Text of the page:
US & Canada

Colombia sex scandal 'did not put Obama in danger'

Hotel Caribe, Cartagena, Colombia 19 April 2012
Image caption The Secret Service scandal which erupted at this Cartagena hotel embarrassed the US government

US President Barack Obama's safety was not risked by a vice scandal involving a dozen Secret Service agents in Colombia, a Senate panel has been told.

Homeland Security Secretary Janet Napolitano told the judiciary committee the misconduct was "inexcusable".

Wednesday's hearing was the first public proceedings on the scandal since it broke earlier this month.

The agents were part of a team preparing for a visit by Mr Obama to the 14-15 April Summit of the Americas.

But asked whether the safety or security of President Obama was ever at risk, Ms Napolitano said that had been one of her first questions to Mark Sullivan, head of the Homeland Security Department, which oversees the Secret Service.

"The answer is 'no'. There was no risk," she was quoted as saying.

Eight of the 12 agents have been sacked. A further 12 military personnel are being investigated, and have had their security clearance revoked.

President Obama described the men as "knuckleheads" on Tuesday, but defended the Service as a whole as "incredible".

'Actions of a few'

Ms Napolitano said a "thorough and full investigation" was under way into events at the Hotel Caribe in Cartagena ahead of President Obama's arrival for the summit.

The scandal erupted after a Colombian woman said one of the agents had welched on a promise to pay $800 (£500) to spend the night with her.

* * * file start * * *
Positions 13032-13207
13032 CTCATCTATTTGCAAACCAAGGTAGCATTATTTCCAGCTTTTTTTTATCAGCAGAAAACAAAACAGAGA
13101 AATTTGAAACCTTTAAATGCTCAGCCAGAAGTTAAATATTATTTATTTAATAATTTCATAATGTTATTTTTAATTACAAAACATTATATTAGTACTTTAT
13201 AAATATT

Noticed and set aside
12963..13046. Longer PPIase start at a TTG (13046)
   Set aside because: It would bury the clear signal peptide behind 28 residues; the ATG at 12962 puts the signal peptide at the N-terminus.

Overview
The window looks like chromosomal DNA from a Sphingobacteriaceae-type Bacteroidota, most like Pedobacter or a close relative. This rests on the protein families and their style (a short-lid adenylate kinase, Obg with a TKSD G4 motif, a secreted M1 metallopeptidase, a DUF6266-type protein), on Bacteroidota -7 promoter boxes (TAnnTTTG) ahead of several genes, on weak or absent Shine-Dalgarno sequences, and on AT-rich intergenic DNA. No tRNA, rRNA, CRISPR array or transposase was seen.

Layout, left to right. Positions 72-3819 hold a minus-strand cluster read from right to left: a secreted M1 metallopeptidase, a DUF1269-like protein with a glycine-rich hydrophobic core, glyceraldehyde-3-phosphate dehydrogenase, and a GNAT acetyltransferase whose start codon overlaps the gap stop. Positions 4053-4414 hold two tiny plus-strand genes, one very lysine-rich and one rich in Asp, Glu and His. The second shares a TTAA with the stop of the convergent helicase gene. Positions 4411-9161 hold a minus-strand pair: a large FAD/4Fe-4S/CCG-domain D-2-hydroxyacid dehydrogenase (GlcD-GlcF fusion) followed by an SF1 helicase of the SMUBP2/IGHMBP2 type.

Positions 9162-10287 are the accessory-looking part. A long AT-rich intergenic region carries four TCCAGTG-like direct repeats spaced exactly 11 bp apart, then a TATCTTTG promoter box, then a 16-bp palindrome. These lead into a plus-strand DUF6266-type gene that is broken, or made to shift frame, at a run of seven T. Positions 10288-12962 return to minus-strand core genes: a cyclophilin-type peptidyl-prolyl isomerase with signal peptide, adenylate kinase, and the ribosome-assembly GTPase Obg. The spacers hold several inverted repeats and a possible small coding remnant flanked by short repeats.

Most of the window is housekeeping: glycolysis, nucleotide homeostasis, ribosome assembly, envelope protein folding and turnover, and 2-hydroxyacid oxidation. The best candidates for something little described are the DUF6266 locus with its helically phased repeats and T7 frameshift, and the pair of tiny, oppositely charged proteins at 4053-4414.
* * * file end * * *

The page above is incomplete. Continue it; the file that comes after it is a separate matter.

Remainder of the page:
It then emerged up to 20 women were allegedly involved in the scandal.

"All 12 [agents]... have either faced personnel action or been cleared of serious misconduct," Napolitano said.

"We will not allow the actions of a few to tarnish the proud legacy of the Secret Service."

She said part of the investigation would focus on "what if anything needs to be tightened up".

A military investigation is also being held into the events in Cartagena, and another Senate panel is looking for any evidence of a pattern of misconduct by the Secret Service over a longer period.

"If so, what was done about it, could something have been done to have prevented what happened in Cartagena?" said Senator Joe Lieberman, chairman of the Homeland Security and Governmental Affairs Committee.

"And now that it has happened, what do they intend to do?"

It has also emerged that three Marines and one member of staff at the US embassy in the Brazilian capital Brasilia were punished last year after they allegedly pushed a sex worker out of a car amid a dispute over payment.

An unnamed official told AP news agency the woman involved - who reportedly broke her collarbone when she was pushed - had decided to sue the embassy.

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